RTTNews - The dollar plunged versus most major counterparts Monday morning as US stocks looked to extend July's gains, fueling further risk appetite.
Strong bank earnings from London helped drive the dollar to a yearly low versus the sterling.
Among factors that may drive trading for the rest of the day, individual automakers will report their sales, comprising unit sales of domestically produced cars and light duty trucks on Monday.
The results of the manufacturing survey of the Institute for Supply Management, which are based on data compiled from purchasing and supply executives nationwide, are due out at 10 AM ET on the same day. Economists expect the index to show a reading of 46.5 for July.
The Commerce Department's construction spending report to be released at 10 AM ET on Monday is expected to show a 0.6% decline in spending for June.
This week's economic calendar will build up to the monthly non-farm payroll report, set for release at 8:30 AM on Friday.
Looking at the currency charts, the buck slipped to 1.6878 against the sterling, plunging through support to hit its lowest level since October 2008. With the loss, the dollar is more than 30 cents off its yearly high, set in January.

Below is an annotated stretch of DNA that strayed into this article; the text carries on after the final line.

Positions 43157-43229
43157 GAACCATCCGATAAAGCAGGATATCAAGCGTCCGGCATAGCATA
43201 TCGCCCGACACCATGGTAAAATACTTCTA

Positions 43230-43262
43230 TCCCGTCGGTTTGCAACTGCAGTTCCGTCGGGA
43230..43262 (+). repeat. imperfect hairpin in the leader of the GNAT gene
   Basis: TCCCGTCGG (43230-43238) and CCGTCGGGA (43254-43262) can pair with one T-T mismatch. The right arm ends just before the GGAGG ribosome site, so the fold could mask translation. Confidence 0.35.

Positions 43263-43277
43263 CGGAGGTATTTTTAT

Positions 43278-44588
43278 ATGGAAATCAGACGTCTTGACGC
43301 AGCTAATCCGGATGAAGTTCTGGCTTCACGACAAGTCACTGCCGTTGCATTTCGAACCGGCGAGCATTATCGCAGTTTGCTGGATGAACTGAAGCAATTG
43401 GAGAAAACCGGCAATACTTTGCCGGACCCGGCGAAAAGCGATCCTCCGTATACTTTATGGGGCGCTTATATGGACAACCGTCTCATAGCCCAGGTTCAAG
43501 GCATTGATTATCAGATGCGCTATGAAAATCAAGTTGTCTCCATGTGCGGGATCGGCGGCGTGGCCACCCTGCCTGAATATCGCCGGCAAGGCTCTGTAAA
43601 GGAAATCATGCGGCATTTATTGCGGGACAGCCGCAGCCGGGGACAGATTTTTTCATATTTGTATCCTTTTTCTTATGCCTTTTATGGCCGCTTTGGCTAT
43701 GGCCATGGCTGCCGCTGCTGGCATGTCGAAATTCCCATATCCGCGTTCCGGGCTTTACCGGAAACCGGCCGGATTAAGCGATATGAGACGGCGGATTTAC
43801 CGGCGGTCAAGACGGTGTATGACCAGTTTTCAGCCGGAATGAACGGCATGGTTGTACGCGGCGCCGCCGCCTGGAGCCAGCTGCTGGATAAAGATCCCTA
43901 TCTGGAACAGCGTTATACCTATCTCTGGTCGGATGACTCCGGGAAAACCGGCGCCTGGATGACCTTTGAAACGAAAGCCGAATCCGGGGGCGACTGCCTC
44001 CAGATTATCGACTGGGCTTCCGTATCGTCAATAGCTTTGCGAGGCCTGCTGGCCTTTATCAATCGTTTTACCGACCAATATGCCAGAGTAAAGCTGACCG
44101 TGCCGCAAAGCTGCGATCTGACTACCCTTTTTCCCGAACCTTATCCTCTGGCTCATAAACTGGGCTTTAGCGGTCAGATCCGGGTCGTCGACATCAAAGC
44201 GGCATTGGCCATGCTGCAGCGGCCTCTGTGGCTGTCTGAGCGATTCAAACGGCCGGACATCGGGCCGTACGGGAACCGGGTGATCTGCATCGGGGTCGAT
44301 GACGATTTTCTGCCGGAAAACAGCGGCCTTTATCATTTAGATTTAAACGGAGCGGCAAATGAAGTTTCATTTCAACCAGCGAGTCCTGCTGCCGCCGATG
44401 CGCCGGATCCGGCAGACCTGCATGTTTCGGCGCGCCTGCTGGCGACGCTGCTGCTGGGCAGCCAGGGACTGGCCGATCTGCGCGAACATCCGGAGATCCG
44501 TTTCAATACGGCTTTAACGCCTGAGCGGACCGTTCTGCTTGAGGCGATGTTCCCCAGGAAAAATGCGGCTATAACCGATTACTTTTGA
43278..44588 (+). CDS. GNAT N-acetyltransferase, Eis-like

UK manufacturing sector expanded for the first time since March 2008, a report from the Chartered Institute of Purchasing and Supply and Markit Economics showed Monday.
The dollar was testing a yearly low versus the euro, dropping to 1.4316. A move to 1.4340 would take the dollar to its lowest level in eight months.
Germany's manufacturing activity improved more than initially estimated in July, a final report from Markit /BME showed Monday.
In what appears to be an inevitable move back to parity with the surging loonie, the dollar dropped to another yearly low of C$1.0675.
Monday, Nouriel Roubini, the New York University economist, known for predicting the financial crisis, reportedly said he expects commodity price to increase further next year with rising economic growth, giving resource-linked currencies a boost.
The buck remained choppy versus the yen, firming up to 95 in paring some losses from late last week.
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